The goal of the Bougainville Youth Initiative was to address a major education gap and the subsequent unemployment issue that existed across Bougainville resulting from the Bougainville conflict which occurred from 1988 – 1998.
During this decade of civil conflict, a whole generation of children and teenagers were unable to go to school and missed out on an education. Cufa sought to bridge this education gap through the Bougainville Youth Initiative. The problem was approached in 4 ways, village training, high school and job training, micro-enterprise development and mentorship.
The village training helped participants to learn the skills and knowledge they needed to better manage their money. Education covered financial literacy, life skills, employment skills and micro-enterprise development.
Targeted skills training was delivered to a variety of students from high school (grades 9-10), secondary schools (grades 11- 12) and Technical Vocational Education and Training Schools (TVETs).
Participants were not always able to gain employment so they developed their own small businesses in order to earn an income. Communities preferred to collaborate and work in groups on a business together. Cufa helped develop their skills and knowledge of micro-enterprise skills and experience.
The mentoring program was put in place after the village training workshops. Mentors shared their knowledge, skills and experience. In May 2017, a hugely successful 3 day Youth Congress was held for young people and mentors as a forum to present and discuss new ideas.
Cufa has been providing financial and technical support to the Oceanic Confederation of Credit Union Leagues (OCCUL) after helping establish it a decade ago.
OCCUL is a membership organisation with the goal of helping credit unions, village banks, and provides technical assistance via cooperatives across the Pacific so that they can better serve their communities.
In 2016-17, Cufa supported OCCUL in 3 core ways; assisted in building a mutual network of its members via email and regular phone calls; supported the secretariat to conduct visits and support credit unions across the Pacific, and by supported affected OCCUL members using funds raised from the Fijian Cyclone ‘ Cyclone Winston’ in February 2016.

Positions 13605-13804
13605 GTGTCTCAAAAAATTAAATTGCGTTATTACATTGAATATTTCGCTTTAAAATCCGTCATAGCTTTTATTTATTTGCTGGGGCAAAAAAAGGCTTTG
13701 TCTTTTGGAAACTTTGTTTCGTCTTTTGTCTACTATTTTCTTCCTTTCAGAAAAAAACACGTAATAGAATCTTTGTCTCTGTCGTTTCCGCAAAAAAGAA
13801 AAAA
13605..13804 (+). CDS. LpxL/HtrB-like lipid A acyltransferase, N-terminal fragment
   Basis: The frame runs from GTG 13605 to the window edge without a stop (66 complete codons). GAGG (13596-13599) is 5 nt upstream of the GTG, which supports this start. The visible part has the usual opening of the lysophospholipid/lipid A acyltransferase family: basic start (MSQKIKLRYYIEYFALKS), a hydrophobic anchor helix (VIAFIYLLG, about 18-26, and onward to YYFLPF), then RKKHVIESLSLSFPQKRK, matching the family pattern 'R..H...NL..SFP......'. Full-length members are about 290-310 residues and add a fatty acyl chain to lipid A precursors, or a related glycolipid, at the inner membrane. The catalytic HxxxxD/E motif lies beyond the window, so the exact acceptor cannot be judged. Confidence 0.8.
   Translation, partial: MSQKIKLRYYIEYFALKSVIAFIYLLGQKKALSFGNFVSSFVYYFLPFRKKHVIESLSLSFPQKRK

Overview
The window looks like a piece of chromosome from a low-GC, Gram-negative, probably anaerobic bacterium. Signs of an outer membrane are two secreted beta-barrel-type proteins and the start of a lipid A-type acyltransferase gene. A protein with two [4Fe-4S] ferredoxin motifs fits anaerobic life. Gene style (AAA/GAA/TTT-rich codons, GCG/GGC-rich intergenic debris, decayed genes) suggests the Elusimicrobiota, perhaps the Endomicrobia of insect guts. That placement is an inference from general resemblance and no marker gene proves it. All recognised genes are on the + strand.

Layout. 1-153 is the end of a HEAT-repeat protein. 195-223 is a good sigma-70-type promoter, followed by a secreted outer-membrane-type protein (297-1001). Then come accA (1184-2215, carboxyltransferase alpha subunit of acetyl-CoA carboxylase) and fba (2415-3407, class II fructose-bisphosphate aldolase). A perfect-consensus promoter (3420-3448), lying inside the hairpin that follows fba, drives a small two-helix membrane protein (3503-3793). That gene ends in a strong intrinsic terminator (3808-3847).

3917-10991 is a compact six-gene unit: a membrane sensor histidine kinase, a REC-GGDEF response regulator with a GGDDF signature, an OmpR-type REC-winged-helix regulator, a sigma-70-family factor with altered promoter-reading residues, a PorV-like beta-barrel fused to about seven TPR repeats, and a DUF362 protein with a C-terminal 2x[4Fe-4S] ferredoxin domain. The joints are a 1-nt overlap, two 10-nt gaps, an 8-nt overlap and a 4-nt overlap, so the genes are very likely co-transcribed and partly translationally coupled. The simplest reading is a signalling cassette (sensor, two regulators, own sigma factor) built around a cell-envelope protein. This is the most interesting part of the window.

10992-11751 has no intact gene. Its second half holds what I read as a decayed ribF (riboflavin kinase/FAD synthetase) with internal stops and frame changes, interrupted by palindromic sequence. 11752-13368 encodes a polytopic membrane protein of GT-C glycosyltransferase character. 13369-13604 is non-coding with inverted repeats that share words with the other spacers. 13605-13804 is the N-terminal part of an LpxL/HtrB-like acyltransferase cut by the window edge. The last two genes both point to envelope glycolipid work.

Cufa is proud to announce that as of 1 July 2017, the Oceanic Confederation of Credit Union became independent. Board representatives from Fiji, Papua New Guinea, Federated States of Micronesia, the Solomon Islands, New Zealand and Australia met to sign the Deed of Arrangement to transfer ownership and governance functions from Cufa to the OCCUL Advisory Board. The transition from establishment to independent governance is a major step forward for OCCUL, and we’re delighted to see the transition.
The goal of the SEED program was to strengthen the economic development of 1,500 women and men, especially those people with disabilities.
This program was implemented across three provinces of Cambodia and utilises opportunities through education, vocational training, and financial inclusion.
SEED helped participants to gain the necessary business, husbandry and livelihoods skills to effectively improve their economic situation. They also gained the financial literacy skills and knowledge to allow them to make better decisions about how to manage their money and were linked with a community-owned banking institution.
The SEED program was the precursor to Cufa’s current LEED program.